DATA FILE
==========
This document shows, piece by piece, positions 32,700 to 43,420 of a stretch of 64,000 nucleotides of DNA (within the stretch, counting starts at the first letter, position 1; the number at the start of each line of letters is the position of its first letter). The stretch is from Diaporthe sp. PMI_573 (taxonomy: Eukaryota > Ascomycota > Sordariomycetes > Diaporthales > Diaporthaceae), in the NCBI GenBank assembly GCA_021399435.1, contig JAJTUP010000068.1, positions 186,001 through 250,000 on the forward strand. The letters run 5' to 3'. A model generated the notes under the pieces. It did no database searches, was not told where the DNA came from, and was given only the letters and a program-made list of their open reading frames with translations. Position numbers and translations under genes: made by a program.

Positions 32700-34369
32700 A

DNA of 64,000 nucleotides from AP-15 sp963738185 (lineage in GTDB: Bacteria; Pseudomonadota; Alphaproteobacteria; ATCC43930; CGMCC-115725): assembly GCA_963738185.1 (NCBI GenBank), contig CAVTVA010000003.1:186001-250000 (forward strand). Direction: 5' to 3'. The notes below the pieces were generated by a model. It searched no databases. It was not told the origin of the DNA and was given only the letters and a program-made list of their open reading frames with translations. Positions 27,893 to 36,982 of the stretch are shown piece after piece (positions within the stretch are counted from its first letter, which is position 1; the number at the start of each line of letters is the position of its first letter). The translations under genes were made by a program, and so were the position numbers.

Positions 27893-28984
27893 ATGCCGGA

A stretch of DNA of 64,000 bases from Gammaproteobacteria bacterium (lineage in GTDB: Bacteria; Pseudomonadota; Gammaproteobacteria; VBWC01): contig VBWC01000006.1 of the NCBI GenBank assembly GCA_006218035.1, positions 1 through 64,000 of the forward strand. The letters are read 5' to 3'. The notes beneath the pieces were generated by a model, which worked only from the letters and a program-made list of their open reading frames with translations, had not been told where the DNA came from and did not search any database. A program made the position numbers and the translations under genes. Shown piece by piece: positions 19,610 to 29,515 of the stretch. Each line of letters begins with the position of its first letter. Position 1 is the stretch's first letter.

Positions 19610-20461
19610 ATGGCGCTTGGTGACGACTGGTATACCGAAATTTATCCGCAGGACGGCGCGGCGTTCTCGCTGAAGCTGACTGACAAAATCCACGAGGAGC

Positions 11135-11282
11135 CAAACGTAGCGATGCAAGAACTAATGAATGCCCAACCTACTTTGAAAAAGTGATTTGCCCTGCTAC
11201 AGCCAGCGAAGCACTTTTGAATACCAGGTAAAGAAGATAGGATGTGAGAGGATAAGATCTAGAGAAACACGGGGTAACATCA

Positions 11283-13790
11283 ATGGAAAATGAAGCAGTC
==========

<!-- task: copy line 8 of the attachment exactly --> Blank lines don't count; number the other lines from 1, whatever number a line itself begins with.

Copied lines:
Positions 19610-20461